Canon Community Canon Community
 


Reply
Highlighted
New Contributor
Posts: 3
Registered: ‎03-27-2017

Film Student Question: weird lenses

I have a Canon 7d that's a few years old. I've used it both for photography and film as I've been studying. Recently my dad found his father's old canon film camera, I think the Mark IV, 50s, with a bunch of lenses which I think are m39 serenars, which means they wont be appliable to my 7d. My question is if I get
a mirrorless with FHD or even 4k capabilities, will I be able to shoot video on it using those lenses my dad found?
Highlighted
Esteemed Contributor
Posts: 4,247
Registered: ‎02-17-2016

Re: Film Student Question: weird lenses

You have to look and see if you can find an adapter. If they are truly m-39:

google m39 to EF-M adapter.

Highlighted
New Contributor
Posts: 3
Registered: ‎03-27-2017

Re: Film Student Question: weird lenses

Right I'm aware of that, but if I had a mirrorless and a adapter would I still be able to film on those? Or would it turn out to be a expensive failed experiment?
Highlighted
Esteemed Contributor
Posts: 4,247
Registered: ‎02-17-2016

Re: Film Student Question: weird lenses

Both.

Highlighted
New Contributor
Posts: 3
Registered: ‎03-27-2017

Re: Film Student Question: weird lenses

How do you mean?
Highlighted
Honored Contributor
Posts: 5,558
Registered: ‎06-25-2014

Re: Film Student Question: weird lenses


@CamelMan wrote:
How do you mean?

Some old lenses can be made to work on some modern digital cameras. But it's a lot of work, requires adapters that can be expensive or hard to find, and often produces unsatisfactory results. Even the cheapest modern lenses tend to perform better on modern cameras than old lenses do. I don't fully understand the physics involved, but some of it has to do with the angle at which light intersects the focal plane. Digital sensors are pickier than film was, and modern lenses are designed to accommodate that fact.

 

We get questions all the time from people who want to save a buck or two by re-using old lenses. And some people who are knowledgeable enough try to tell them how to do it. But rarely do we hear from someone who has tried it and still thinks it was a great idea.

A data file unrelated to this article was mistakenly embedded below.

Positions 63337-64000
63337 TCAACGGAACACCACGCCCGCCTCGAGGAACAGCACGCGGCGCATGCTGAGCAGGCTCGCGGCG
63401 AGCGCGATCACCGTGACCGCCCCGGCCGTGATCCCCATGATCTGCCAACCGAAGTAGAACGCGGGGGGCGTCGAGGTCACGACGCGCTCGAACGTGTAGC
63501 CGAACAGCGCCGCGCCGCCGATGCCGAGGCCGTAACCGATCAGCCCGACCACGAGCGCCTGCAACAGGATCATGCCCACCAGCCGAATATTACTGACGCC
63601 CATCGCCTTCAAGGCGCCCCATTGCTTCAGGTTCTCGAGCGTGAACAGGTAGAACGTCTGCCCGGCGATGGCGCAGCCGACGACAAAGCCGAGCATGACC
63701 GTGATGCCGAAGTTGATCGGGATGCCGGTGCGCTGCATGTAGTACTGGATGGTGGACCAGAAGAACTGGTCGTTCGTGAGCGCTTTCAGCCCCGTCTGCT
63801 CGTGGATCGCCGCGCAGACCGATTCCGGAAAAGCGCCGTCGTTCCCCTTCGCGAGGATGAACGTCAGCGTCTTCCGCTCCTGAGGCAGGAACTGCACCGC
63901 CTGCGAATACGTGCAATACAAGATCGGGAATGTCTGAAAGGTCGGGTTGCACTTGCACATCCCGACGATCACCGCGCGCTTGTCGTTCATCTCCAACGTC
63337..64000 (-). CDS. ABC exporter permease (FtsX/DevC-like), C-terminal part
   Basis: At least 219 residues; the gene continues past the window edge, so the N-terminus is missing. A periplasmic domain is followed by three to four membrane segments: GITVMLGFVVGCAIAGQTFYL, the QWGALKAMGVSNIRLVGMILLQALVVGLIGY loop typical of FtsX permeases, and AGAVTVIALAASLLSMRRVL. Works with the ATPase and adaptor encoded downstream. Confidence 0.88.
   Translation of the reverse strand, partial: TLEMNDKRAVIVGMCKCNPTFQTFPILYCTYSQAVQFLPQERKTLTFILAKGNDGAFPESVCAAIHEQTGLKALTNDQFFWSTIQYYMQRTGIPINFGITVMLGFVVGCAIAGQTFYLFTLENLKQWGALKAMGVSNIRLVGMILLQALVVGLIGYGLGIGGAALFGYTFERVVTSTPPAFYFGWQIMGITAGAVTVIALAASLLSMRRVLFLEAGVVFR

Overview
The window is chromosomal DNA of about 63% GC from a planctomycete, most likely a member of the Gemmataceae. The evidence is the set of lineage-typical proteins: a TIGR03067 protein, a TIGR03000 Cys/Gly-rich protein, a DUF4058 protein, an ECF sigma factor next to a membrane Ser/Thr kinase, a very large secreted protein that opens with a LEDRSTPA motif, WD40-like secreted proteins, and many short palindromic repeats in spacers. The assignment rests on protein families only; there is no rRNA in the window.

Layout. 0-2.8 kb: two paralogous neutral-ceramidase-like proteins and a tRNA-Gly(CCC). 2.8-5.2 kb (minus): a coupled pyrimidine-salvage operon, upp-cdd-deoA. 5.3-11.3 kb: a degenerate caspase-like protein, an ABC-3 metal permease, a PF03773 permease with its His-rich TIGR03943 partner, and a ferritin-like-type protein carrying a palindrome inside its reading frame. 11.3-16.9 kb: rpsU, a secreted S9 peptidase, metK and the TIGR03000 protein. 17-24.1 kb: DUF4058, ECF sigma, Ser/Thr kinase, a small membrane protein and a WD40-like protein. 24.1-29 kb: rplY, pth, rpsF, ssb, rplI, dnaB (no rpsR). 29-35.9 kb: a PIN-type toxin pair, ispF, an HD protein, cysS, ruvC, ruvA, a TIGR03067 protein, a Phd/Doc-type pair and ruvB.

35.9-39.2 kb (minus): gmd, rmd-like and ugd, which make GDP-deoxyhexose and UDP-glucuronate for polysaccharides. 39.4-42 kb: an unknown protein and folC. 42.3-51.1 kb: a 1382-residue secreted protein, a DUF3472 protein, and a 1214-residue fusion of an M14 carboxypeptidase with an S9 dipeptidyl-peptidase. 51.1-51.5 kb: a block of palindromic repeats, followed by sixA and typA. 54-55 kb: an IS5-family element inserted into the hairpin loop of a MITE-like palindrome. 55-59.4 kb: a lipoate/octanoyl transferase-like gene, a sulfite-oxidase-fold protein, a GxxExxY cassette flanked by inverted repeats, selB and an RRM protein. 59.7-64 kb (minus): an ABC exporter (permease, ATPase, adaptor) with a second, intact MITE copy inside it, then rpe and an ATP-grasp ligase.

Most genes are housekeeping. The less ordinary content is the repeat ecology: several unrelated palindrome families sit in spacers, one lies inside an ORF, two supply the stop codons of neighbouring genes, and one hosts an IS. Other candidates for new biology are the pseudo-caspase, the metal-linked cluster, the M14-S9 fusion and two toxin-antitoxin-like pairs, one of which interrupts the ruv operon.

Bob
Philadelphia, Pennsylvania USA
Highlighted
Esteemed Contributor
Posts: 4,247
Registered: ‎02-17-2016

Re: Film Student Question: weird lenses

Like Robert said. If you just want the conceit of using your dads lenses to make a film - not matter the outcome - you can do that. IF you really want a good tool for cinematography you should look elsewhere.

Highlighted
VIP
Posts: 10,584
Registered: ‎08-13-2015

Re: Film Student Question: weird lenses


@RobertTheFat wrote:

@CamelMan wrote:
How do you mean?

Some old lenses can be made to work on some modern digital cameras. But it's a lot of work, requires adapters that can be expensive or hard to find, and often produces unsatisfactory results. Even the cheapest modern lenses tend to perform better on modern cameras than old lenses do. I don't fully understand the physics involved, but some of it has to do with the angle at which light intersects the focal plane. Digital sensors are pickier than film was, and modern lenses are designed to accommodate that fact.

 

We get questions all the time from people who want to save a buck or two by re-using old lenses. And some people who are knowledgeable enough try to tell them how to do it. But rarely do we hear from someone who has tried it and still thinks it was a great idea.


Today's "digital" lenses have more coatings on them to reduce glare and reflections compared to yesteryear's "film" lenses.  Digital image sensors can reflect light that hit their surfaces back up into the lens, which in turn can get reflected back down onto the image sensor, creating a loop.  This is why many older lenses designed for film cameras seem so prone to fogging and other types of light distortion.  

----------------------------------------------------------------------------------------------------------------------------------------------------------

"Doctor told me to get out and walk, so I bought a Canon."
powered by Lithium

LIKE US on Facebook FOLLOW US on Twitter WATCH US on YouTube CONNECT WITH US on Linkedin WATCH US on Vimeo FOLLOW US on Instagram SHOP CANON at the Canon Online Store
© Canon U.S.A., Inc.   |    Terms of Use   |    Privacy Statement